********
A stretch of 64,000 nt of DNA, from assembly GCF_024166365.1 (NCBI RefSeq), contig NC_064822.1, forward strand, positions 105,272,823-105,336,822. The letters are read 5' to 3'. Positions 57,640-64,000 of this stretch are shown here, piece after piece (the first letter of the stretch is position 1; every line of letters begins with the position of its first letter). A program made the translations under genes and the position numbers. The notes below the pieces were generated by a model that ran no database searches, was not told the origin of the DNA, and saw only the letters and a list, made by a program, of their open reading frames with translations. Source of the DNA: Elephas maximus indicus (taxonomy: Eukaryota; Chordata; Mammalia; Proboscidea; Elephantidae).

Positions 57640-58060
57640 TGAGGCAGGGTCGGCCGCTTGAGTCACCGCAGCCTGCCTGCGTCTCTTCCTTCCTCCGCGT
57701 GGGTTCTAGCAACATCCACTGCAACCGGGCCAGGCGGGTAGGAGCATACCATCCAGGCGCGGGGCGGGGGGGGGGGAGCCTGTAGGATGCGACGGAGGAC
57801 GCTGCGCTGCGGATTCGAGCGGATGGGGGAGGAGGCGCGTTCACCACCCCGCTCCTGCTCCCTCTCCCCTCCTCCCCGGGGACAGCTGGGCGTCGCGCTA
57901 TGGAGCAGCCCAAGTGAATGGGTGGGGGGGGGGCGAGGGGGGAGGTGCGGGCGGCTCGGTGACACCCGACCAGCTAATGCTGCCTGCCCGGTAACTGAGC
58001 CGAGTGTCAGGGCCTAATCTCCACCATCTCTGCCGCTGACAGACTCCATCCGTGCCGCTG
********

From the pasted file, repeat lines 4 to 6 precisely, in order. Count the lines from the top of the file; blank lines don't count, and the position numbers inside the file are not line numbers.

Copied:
57701 GGGTTCTAGCAACATCCACTGCAACCGGGCCAGGCGGGTAGGAGCATACCATCCAGGCGCGGGGCGGGGGGGGGGGAGCCTGTAGGATGCGACGGAGGAC
57801 GCTGCGCTGCGGATTCGAGCGGATGGGGGAGGAGGCGCGTTCACCACCCCGCTCCTGCTCCCTCTCCCCTCCTCCCCGGGGACAGCTGGGCGTCGCGCTA
57901 TGGAGCAGCCCAAGTGAATGGGTGGGGGGGGGGCGAGGGGGGAGGTGCGGGCGGCTCGGTGACACCCGACCAGCTAATGCTGCCTGCCCGGTAACTGAGC